Another book I enjoy that involves Alaska is Alaskan Catch, by Sue Pethick. It’s not necessarily a mystery, more of a rom-com, but it does contain suspense… and some fun descriptions of Alaska and the environment. In it, Emily Prentice is a marine biologist who leaves her boyfriend behind and goes to Ketchikan for a NOAA (National Oceanic and Atmospheric Administration) internship—in a fish cannery! Lots of smells and goo, plus a large but loving Newfoundland dog who knocks Emily over and into that goo. Fortunately, despite all that goo it’s not totally graphic. Some of the story involves how the boats go out to catch fish. It also describes seaplanes and boats including a ferry, and there’s more about the Alaskan atmosphere, including cloudy skies, but golden sun sometimes. And there are storms, heavy swells in water, rain causing difficult flights. Plus, there are gray-winged seagulls and great gray owls. It’s another enjoyable story involving the environment and wildlife.
Another story I liked a lot that involves the environment and wildlife, is Cold Wind, by Paige Shelton. If you happen to look at my books, the cover flaps indicate they are perfect for fans of Paige Shelton. Our stories are different, of course, but I appreciate their likening mine to Paige Shelton’s. In Cold Wind, after being kidnapped thriller writer Beth Rivers had fled her home in St. Louis in a prior story, and wound up in the town of Benedict, Alaska, where she has taken over running a small newspaper. She lives in a halfway house for parolees to get their lives together, even though she’s not one. But she does feel somewhat protected there. She meets a lot of people in the area, including a park ranger and a native Tlingit, as well as the woman in charge of the halfway house. The area is definitely Alaskan, with snow-covered grounds, old houses, foothills, even ice caves. Wildlife? Yes, including bears and wolves, and even a few horses running wild on the streets.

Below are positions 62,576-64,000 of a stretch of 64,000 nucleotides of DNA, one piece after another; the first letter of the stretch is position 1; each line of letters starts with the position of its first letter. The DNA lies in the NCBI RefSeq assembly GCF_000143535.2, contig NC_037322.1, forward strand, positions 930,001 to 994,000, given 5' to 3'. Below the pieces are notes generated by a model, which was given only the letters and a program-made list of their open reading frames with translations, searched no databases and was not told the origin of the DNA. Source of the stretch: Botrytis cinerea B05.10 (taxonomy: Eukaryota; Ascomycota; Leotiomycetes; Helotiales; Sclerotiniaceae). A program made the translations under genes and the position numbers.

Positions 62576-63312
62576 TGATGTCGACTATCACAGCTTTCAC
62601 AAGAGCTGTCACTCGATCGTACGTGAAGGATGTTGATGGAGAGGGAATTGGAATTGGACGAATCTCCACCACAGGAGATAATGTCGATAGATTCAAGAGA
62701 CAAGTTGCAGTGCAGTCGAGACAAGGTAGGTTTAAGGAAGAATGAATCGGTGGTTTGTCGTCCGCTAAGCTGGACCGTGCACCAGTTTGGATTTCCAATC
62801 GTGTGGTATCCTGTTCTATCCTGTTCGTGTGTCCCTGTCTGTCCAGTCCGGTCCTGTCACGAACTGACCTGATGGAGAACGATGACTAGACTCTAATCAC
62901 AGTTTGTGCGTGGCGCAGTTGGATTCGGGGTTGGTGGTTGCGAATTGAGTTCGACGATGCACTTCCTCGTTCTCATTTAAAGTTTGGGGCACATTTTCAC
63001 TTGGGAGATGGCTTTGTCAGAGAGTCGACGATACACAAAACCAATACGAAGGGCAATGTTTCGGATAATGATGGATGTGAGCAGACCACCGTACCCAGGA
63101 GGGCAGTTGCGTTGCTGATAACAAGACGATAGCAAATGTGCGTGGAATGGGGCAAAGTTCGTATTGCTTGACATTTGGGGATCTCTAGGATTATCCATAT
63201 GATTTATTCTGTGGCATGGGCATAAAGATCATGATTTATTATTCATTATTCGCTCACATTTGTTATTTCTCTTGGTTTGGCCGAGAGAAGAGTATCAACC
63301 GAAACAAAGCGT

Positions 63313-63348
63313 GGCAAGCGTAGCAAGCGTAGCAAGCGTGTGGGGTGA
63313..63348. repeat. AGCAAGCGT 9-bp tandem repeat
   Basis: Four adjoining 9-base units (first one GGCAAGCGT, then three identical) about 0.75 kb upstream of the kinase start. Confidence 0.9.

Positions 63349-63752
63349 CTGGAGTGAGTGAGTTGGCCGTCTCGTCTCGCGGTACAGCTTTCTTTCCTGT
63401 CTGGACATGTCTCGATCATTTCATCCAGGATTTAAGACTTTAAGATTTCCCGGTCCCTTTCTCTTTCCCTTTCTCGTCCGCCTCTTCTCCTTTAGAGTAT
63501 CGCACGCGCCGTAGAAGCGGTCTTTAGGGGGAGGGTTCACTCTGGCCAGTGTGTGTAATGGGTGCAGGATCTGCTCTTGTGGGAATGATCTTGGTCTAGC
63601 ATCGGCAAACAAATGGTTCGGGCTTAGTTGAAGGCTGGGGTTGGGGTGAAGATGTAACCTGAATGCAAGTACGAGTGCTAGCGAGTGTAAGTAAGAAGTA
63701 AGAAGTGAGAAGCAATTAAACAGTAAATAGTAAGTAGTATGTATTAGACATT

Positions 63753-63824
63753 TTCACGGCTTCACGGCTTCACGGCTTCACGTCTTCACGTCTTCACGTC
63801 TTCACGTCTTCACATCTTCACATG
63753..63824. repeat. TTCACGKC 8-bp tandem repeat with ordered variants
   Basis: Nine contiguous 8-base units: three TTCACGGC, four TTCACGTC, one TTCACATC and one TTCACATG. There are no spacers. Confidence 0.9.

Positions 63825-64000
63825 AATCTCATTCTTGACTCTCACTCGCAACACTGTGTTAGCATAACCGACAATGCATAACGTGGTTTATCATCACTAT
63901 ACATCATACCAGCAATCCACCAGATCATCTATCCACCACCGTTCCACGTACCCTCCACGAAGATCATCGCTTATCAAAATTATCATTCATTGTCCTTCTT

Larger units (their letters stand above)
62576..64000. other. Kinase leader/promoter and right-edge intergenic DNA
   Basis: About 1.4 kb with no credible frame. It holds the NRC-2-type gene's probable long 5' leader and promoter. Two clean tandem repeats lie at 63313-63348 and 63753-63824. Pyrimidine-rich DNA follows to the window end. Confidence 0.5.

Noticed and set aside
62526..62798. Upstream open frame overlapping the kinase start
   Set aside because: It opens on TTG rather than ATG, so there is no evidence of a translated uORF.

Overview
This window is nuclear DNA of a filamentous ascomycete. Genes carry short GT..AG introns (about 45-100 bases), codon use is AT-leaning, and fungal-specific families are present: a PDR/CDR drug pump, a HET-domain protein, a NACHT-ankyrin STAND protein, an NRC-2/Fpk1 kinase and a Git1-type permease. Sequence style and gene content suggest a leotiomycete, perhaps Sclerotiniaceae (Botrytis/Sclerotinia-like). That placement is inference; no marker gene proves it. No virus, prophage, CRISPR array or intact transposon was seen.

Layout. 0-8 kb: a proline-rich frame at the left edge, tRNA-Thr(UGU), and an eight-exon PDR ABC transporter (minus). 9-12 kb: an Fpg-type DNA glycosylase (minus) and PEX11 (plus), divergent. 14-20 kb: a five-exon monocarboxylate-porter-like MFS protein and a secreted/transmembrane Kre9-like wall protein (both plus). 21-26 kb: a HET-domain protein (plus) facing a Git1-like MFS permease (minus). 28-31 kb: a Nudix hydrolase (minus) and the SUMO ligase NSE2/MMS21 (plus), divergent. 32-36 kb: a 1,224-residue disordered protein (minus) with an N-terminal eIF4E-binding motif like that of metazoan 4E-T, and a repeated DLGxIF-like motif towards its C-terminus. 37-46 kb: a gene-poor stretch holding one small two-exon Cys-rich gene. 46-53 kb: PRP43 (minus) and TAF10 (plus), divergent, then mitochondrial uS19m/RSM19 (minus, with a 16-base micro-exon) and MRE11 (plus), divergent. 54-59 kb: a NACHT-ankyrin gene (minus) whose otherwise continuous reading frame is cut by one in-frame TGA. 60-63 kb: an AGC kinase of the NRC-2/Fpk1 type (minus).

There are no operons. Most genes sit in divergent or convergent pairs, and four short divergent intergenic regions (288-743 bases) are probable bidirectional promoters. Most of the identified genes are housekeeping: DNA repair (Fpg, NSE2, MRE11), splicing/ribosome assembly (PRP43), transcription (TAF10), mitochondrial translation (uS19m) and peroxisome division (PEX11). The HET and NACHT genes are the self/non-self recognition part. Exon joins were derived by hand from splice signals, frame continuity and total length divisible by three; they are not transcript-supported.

Some of my other favorite stories? Check out Chasing Justice by Kathleen Donnelly, the first of her National Park K-9 Series books. Definitely suspenseful. Definitely enjoyable. The protagonist, Maya Thompson, has been in the military but wound up coming home. She now works with the U.S. Forest Service and has her K-9 Jupiter, a Malinois, at her side. They’re often out in the wilds of Colorado seeking bad guys: drug dealers… and murderers. And now and then, in the enchanting atmosphere of the forest and mountains, they see wildlife such as mama and baby deer.
Then there are the wonderful Timber Creek K-9 Mysteries by Margaret Mizushima, where Deputy Mattie Cobb and her K-9 partner Robo are also involved in helping to solve crimes in the wilds of Colorado. Wildlife appears there too, such as the mountain lions in Stalking Ground—dangerous as well as fascinating. And descriptions of the icy, mountainous area around Timber Creek while seeking bad guys, and good ones too, is always inspirational, including in Striking Range.
So… As I said, there are a lot more authors and a lot more books out there taking place in appealing, remote areas. I enjoy the descriptions of the various environments, including forests, mountains and, of course, water areas. And I always enjoy hearing about wildlife, as well as reading about the characters’ dogs.